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Emergency Alert System Test Failed — In More Ways Than One?

At 2PM EST on November 9, broadcasters across the country were scheduled to test the first nationwide alert system. Triggered by the White House, the system would’ve warned the masses in the U.S. of looming widespread emergencies — like, say, attacks by foreign enemies or other national disasters. Seems to me, in times of peril, something like this would be essential for public safety. Too bad the test failed.

Every TV channel and radio station in the country was supposed to air the test for 30 seconds. But while many U.S. residents saw the alerts intrude on their telenovelas or radio programs during the afternoon, others (like in New York) saw absolutely no interruptions at all.

Thing is, even if the test had worked perfectly, how useful would it have been in practical application? These days, traditional television viewership is waning in favor of DVR’ed content and streaming video, and radio audiences are defecting in favor of Mog, Rdio, Spotify, Pandora and other online alternatives. That means, when the… er, stuff hits the fan, new-media fans could be caught unawares.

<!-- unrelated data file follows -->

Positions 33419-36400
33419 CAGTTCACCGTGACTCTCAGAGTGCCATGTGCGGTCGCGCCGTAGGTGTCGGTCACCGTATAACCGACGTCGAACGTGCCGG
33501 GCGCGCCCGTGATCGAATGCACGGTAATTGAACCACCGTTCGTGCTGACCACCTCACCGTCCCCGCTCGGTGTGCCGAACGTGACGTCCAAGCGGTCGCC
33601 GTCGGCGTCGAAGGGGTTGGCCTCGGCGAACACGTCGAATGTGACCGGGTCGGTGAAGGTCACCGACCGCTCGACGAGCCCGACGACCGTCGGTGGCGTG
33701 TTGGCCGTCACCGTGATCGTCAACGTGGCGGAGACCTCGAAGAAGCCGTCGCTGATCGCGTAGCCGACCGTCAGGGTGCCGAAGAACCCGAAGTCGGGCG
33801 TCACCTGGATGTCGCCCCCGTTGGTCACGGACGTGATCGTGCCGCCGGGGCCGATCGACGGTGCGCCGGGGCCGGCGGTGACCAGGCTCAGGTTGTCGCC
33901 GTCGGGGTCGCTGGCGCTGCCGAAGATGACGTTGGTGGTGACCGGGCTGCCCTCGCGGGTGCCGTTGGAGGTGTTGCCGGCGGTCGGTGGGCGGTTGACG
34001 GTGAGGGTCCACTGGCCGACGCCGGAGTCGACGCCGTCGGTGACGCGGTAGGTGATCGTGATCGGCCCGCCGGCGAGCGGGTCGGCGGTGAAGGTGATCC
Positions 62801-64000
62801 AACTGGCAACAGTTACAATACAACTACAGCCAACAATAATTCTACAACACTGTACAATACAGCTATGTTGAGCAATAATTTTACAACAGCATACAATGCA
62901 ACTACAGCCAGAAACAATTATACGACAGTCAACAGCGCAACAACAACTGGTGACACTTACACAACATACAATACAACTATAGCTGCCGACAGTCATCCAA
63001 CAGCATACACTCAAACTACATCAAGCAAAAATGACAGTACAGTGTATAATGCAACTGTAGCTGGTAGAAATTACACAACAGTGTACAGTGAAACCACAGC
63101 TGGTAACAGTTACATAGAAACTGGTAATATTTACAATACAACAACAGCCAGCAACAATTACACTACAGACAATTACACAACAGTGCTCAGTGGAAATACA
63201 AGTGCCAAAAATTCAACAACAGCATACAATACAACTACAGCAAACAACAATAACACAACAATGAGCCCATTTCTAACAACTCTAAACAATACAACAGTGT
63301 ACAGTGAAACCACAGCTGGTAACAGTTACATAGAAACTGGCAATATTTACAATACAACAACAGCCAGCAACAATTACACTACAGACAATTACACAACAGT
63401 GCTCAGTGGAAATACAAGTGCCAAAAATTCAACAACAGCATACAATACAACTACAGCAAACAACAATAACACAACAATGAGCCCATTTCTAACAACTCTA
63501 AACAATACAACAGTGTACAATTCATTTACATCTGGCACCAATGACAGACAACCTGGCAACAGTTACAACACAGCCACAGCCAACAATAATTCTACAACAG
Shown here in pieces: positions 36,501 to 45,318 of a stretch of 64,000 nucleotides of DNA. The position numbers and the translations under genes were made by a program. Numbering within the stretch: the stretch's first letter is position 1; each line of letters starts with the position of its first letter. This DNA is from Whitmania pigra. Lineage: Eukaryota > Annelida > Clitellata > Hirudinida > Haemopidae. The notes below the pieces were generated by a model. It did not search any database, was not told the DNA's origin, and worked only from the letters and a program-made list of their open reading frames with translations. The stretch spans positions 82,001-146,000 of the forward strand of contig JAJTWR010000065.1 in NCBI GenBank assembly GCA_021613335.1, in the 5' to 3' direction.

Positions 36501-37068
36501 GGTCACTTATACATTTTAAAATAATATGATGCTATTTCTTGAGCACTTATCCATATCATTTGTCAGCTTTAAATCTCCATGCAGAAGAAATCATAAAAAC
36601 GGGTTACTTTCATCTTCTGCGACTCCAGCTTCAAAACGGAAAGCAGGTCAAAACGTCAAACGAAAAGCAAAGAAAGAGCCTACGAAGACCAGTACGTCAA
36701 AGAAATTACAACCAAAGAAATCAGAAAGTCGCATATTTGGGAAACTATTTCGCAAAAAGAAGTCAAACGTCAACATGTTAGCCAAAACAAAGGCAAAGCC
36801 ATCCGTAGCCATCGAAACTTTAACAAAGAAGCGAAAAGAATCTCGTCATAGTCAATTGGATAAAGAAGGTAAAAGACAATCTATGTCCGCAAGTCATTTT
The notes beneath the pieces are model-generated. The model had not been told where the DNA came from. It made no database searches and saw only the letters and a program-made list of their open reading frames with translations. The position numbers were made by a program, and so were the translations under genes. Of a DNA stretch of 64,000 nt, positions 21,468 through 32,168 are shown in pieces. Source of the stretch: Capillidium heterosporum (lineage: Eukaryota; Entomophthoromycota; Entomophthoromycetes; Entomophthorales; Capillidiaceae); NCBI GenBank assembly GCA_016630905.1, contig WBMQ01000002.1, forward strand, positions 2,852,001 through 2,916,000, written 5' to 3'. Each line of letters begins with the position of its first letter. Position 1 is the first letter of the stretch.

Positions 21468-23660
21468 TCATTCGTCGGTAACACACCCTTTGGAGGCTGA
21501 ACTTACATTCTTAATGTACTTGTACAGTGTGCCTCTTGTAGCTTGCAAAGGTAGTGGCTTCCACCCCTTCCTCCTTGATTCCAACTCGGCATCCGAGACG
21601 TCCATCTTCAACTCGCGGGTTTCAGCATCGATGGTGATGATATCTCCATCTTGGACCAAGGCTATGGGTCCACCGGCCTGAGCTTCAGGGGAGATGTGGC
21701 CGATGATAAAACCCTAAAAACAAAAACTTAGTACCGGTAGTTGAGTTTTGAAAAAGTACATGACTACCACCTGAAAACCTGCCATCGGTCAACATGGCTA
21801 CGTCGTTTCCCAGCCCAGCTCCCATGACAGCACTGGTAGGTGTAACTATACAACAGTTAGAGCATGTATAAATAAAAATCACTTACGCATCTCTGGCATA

I agree with Gizmo on this one — in this day and age, social networks should be key in any sort of emergency alert system. Those who eschew traditional broadcast platforms not only have a greater likelihood of having Twitter and Facebook accounts, but they’d probably be far more likely to tune into them than the old boob tube or any AM/FM stations. In fact, FEMA would do well to take a cue from city transit authorities and weather bureaus, many of whom have already taken to these services for emergency updates.

If there was an impending disaster or attack, would TV and radio notifications be enough for you to get the message? If not, what would be your preferred means of alert?

[via BusinessInsider, Gizmodo]

Adriana Lee

Adriana is the resident writer-slash-culture vulture who has written about everything from smartphones, tablets, apps, accessories, and small biz...